Peace Tax as a Human Right in International Fora


This workshop will look at how peace tax is treated in three international institutions: the European Community, the Council of Europe, and the United Nations.

As well as looking at the theoretical and technical framework of these international institutions, the workshop should provide an opportunity to look at practical steps which might be taken, either prepared during the meeting itself or as follow-up activities.

The European Community

At present the European Community has not considered the issue of peace tax in any great detail.

EC developments on tax harmonisation are extremely complicated. For the workshop a background paper will be prepared on EC fiscal policy in relation to peace tax. This document will be prepared by a Quaker who works in this area in the European Commission. 

In the European Parliament, the question of peace tax could be discussed in the general context of human rights. One Member of the European Parliament, Richard Balfe (Labour, UK), who would not himself be prepared to withhold military taxes, feels that the right to do so should be guaranteed, and in 1985 tabled a written declaration on conscientious objection to military taxation. A group will be visiting Richard Balfe on the Friday morning of the conference. 

The European Parliament has a series of committees covering all issues relevant to the EC. It would be worth considering if an approach could be made to some of these committees on the peace tax concern. In order to do this, sympathetic member of the committees would need to be identified who would be prepared to put it on the agenda. Appropriate committees might be Legal Affairs and Citizens' Rights and Civil Liberties and Internal Affairs. Any EC resident can also write to the Petitions Committee if they feel that their rights within EC law are being ignored or injured in any way.

Council of Europe

(Currently 27 countries; relevant to the peace tax is the European Convention on Human Rights, adherence to which is a prerequisite for membership of the Council of Europe.)

The Council of Europe has a Court of Human Rights in Strasbourg which can be petitioned by individuals after the case has been heard (and failed) at all instances in national legislation. The exception to this is the Netherlands, where the Convention has been incorporated into national legislation. Several unsuccessful attempts have been made to bring peace tax cases before the Court. Article 9 of the Convention on freedom of manifestation of religion also limits this freedom by allowing it to be subject to such limitations as are prescribed by law. It seems that if such a manifestation of religion were binding on all members this might lead to a different outcome. In a judgement on a Swedish case (where someone who was not a member of the Swedish Lutheran Church objected to paying church tax), the Council of Europe's Commission on Human Rights decided that this was admissible and could therefore be brought before the Court of Human Rights, thereby setting a precedent that tax could fall within the area of conscience.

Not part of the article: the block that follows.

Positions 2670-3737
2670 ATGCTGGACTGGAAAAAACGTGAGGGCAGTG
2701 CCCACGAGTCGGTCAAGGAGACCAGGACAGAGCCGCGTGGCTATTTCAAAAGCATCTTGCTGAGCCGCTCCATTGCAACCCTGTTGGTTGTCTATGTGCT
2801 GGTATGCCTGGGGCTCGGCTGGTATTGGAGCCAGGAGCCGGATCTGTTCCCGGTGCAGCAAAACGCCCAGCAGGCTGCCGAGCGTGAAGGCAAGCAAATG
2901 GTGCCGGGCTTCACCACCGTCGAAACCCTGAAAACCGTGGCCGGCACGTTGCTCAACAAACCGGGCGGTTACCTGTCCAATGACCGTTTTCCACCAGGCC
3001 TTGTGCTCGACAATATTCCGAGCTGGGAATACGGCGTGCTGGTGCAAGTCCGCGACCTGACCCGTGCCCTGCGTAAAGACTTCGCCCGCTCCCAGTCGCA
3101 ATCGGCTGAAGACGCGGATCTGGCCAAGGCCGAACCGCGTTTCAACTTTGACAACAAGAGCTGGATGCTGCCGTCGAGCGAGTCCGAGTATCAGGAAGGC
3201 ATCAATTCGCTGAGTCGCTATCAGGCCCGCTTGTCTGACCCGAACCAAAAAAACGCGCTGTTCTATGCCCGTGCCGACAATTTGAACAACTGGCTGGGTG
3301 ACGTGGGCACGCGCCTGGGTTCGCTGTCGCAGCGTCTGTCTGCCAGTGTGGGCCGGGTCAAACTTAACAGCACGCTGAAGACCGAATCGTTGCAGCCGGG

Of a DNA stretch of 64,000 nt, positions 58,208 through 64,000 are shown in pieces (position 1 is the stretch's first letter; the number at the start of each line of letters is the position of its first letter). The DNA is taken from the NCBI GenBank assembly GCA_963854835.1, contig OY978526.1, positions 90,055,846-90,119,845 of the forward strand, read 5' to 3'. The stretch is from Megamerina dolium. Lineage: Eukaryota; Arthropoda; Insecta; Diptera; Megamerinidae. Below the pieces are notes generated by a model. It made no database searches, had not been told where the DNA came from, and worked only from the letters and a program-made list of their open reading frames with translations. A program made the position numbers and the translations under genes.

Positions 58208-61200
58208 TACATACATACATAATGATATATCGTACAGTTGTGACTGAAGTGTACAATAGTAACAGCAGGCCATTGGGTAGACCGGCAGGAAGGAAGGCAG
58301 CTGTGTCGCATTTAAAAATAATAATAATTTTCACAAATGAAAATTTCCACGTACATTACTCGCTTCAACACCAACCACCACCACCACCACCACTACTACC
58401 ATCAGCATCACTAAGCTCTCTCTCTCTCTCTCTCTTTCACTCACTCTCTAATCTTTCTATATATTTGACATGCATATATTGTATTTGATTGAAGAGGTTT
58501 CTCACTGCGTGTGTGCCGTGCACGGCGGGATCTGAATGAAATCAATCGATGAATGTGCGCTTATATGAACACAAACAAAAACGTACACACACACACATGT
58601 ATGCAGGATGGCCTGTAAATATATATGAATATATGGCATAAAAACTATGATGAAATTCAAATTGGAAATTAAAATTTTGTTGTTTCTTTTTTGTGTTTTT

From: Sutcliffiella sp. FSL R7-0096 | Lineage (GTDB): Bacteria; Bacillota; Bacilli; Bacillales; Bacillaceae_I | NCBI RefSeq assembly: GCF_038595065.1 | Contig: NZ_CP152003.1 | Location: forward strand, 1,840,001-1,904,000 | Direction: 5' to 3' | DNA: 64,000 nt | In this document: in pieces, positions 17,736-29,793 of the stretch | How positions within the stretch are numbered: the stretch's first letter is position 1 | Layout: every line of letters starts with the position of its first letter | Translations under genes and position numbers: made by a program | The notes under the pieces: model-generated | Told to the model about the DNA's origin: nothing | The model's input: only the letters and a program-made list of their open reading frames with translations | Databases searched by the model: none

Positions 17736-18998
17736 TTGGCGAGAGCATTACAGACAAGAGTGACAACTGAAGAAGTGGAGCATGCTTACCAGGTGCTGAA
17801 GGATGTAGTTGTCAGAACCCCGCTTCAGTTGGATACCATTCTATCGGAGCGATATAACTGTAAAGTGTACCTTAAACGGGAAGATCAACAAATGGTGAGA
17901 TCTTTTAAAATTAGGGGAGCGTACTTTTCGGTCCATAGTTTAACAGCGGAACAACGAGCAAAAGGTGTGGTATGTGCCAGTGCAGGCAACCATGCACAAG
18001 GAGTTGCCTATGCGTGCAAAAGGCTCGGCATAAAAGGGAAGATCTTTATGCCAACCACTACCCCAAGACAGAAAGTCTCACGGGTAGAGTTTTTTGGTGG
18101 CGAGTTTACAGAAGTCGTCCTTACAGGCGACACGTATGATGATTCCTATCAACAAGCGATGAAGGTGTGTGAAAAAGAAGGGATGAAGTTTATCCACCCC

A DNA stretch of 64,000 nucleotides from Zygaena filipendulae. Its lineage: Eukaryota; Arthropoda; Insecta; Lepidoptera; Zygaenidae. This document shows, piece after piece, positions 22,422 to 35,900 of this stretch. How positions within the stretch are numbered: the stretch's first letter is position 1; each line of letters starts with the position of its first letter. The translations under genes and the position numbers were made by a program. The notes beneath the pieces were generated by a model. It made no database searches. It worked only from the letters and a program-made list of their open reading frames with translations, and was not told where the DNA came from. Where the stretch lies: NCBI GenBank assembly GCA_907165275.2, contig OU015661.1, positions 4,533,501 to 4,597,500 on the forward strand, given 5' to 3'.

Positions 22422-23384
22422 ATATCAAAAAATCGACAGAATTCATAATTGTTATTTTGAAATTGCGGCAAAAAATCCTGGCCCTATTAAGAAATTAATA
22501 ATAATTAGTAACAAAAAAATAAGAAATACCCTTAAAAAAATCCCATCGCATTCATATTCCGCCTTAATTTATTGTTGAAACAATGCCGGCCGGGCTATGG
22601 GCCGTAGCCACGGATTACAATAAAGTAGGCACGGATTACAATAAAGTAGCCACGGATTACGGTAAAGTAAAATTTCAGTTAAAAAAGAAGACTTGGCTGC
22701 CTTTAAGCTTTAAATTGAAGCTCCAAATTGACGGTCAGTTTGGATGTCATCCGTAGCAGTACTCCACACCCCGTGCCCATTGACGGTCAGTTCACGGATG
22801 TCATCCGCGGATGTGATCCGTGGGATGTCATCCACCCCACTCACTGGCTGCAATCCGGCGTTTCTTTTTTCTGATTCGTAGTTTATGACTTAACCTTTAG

The viewpoint of officials within the Council of Europe is that no committee would consider something which is not part of the legislation of any one of the Member States. As far as the Convention on Human Rights is concerned, the Quaker Council for European Affairs (QCEA) is continuing its efforts to have an Additional Protocol on conscientious Objection to Military Service added to the Convention. This is an essential first step before lobbying for an Additional Protocol on Conscientious Objection to Military Taxation. 

Lobbying at the Council of Europe is done on several levels: the Parliamentary Assembly has a Committee on Legal Affairs, with a Sub-Committee on Human Rights. The members of this Sub-Committee (national MPs chosen by their own national parliaments to be part of the national delegation) can be approached to consider issues of conscience. The Forum of NGOs with an interest in Human Rights can also pass resolutions which then have to be considered by the Sub-Committee (this has been done on conscientious objection to military service.) At the same time individual members' of the Parliamentary Assembly can be approached to put forward a Motion for a Resolution, which would then be forwarded to the Council of Ministers.

Within the Council of Europe there are officials who are sympathetic to the peace tax concern, and QCEA has been invited to present a paper on this at a conference on The Right of Conscience in the Netherlands in November 1992.

United Nations 

The United Nations is committed in its Charter to saving succeeding generations from the scourge of war, yet the UN still does not recognise even conscientious objection to military service as a right. Members of the UN Commission of Human Rights have indicated that the peace tax concern would be unlikely to find much support at present but that positive developments in the European context might have a spin-off effect at the UN. 

A Canadian Quaker, Jerilynn Prior, recently applied to the UN Human Rights Committee (not the Commission), which, like the relevant Canadian authorities, denied her the right to withhold a certain percentage of her taxes on grounds of conscience. The Committee considered that the refusal to pay taxes on conscientious grounds falls outside the scope of the protection of the freedom of conscience and religion (Article 18 of International Covenant on Civil and Political Rights). The background and implications of this case will be considered in more detail during the workshop.